This certainly wasn't the year. This team didn't even qualify for the playoffs just a season ago! We saw a massive improvement after several key additions to the team, but there is no denying that we weren't the favorites heading into this postseason. It would have been pretty awesome....but let's be a little honest here.

There is, however, no denying that our future looks bright. With young guys playing critical roles (including a rookie second line center) now all of a sudden gaining NHL experience, our better years appear to be ahead of us. The question is...who will be a part of it?

We are first going to start with the restricted free agents. In total, the Capitals have 11 guys who become restricted free agents this offseason. Four of those guys (Braden Holtby, Marcus Johansson, Evgeny Kuznetsov and Nate Schmidt) saw a lot of time this season in the NHL. So let's take a look and see what exactly the game plan should be for each of our upcoming restricted free agents.

Actually, wait a second. Before we get into the juicy stuff, we should know how much money we can play with. According to General Fanager, the Capitals have $21,234,041 in cap space to work with this offseason, and already have $47,765,959 cap hit this upcoming year.

Okay, ready? Now let's get into the juicy stuff.

Actually, no, wait a second again. Last time, I promise. Before we start, we should also know what exactly the qualifying offers are for our four primary restricted free agents.

A qualifying offer is essentially an offer the Capitals must make to each of their RFAs to maintain negotiating rights to that player. It is a minimum salary calculated based on the previous year's salary for that individual player. A player who made less than $660,000 last season has a minimum qualifying offer of 110 percent of their salary. Players making anywhere between $660,000 and $1 million have a minimum qualifying offer of 105 percent of their salary. And finally, players making over $1 million must have a qualifying offer of 100 percent of their salary.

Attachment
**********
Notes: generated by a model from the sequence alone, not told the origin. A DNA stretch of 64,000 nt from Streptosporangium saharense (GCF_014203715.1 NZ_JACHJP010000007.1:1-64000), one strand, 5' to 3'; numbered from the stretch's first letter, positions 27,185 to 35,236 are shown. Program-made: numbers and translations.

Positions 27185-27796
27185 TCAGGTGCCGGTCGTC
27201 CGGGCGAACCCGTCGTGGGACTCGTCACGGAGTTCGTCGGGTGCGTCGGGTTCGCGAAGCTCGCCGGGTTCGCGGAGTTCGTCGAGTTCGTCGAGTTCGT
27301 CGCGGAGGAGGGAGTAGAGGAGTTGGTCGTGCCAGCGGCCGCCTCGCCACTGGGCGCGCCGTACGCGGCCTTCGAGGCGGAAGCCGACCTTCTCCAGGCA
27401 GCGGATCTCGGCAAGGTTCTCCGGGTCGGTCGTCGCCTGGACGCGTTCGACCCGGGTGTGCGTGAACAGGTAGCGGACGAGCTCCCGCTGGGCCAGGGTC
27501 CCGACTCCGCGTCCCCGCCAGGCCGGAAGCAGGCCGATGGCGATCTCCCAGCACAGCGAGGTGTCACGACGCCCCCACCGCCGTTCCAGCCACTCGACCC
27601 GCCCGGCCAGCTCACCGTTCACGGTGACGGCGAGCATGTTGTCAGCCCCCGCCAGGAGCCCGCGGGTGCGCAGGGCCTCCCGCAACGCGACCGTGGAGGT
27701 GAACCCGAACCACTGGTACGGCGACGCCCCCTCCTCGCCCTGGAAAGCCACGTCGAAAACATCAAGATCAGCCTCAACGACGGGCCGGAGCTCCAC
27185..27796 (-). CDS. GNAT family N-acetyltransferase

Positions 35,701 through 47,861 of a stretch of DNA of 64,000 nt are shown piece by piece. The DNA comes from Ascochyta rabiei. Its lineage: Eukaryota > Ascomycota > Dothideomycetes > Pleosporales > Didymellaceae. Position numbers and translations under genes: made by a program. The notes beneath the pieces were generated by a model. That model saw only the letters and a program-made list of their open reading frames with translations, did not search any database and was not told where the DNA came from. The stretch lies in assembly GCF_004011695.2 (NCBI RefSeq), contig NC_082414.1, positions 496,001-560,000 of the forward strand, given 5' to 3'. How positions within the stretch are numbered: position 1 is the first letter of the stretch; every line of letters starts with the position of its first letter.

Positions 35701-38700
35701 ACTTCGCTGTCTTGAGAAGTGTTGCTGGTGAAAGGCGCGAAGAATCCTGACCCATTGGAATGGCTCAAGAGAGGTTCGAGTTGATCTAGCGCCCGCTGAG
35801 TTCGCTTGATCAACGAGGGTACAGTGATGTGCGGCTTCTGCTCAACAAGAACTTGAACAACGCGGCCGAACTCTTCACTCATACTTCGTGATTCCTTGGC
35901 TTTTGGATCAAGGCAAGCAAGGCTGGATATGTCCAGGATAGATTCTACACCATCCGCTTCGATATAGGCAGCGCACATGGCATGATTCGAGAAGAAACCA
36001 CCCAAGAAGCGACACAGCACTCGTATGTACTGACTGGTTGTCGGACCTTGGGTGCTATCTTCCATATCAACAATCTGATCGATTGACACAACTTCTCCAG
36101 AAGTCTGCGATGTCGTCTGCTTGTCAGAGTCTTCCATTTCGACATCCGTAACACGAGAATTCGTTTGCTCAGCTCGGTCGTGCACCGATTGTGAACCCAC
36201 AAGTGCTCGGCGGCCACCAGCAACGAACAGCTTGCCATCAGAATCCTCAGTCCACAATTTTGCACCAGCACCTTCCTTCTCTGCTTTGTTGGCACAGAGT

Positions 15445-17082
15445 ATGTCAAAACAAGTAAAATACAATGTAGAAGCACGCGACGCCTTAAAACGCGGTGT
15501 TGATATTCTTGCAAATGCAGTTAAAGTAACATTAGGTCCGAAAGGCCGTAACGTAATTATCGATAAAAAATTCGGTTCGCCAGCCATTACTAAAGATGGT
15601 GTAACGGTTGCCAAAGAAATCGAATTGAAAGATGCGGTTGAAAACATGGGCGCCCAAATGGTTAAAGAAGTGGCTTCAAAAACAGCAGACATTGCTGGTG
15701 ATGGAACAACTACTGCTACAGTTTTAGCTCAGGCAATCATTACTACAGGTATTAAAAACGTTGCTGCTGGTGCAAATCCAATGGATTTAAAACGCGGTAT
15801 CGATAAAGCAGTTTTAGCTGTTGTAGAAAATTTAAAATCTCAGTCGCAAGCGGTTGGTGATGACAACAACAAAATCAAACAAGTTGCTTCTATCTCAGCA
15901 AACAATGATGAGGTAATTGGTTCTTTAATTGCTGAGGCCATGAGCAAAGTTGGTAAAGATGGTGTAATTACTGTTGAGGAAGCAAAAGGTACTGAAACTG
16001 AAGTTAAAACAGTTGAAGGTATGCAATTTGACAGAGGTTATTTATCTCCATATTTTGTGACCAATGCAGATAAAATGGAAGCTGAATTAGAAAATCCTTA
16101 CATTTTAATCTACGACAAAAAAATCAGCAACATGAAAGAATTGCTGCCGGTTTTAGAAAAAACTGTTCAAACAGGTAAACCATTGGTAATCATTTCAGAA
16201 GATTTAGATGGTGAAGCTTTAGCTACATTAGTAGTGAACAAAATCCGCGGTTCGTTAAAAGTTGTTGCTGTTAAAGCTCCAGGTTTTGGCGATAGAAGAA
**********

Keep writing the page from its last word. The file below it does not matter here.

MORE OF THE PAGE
The Capitals will surely submit qualifying offers to virtually every one of those four players. If they could get as many guys as they could for a bargain price, why wouldn't they? But what they obviously have to worry about is if players will sign offer sheets elsewhere, and if opposing teams try to drive up the price, the Capitals could end up shooting themselves in the foot. In some particular cases, it may be wise for the Caps to just go ahead an try to give these guys an actual contract. For this particular article, we are going to assume that the Caps are going to offer the main four RFAs a contract, but having the players settle for a qualifying contract could very well be the case.

Here are the qualifying offers for the four main RFAs.


Ok, now let's get into the juicy stuff.

Restricted Free Agents

Ok, restricted free agents re-sign with their team virtually every single time. I mean, sure, teams can decide they just don't want that guy anymore, and sure, players can sign offer sheets for contracts for other teams. But even when that happens, the team that has the rights to the player matches it the vast majority of the time. Is this confusing? Remember when Shea Weber signed with the Flyers? He could have been a Flyer, and the Nashville Predators could have decided to allow that to happen, and in return, they would have received a boatload of draft picks. But they simply decided to match the offer, and when that happens, the player must sign with that team. A restricted free agent has signed an offer sheet just three times in the last five years, and the last time a team decided to actually accept the offer sheet was in 2007, when the Anaheim Ducks allowed Dustin Penner to head to the Edmonton Oilers.

The four restricted free agents I'm referring to are Braden Holtby, Evgeny Kuznetsov, Marcus Johansson and Nate Schmidt. Could they sign offer sheets with other teams? Sure, it's entirely possible. But, should that happen, I'd be willing to bet money that the Caps would match any offer thrown at Holtby and Kuznetsov, and I'd be willing to bet slightly less money they'd do the same for Johansson. So here's the plan for each.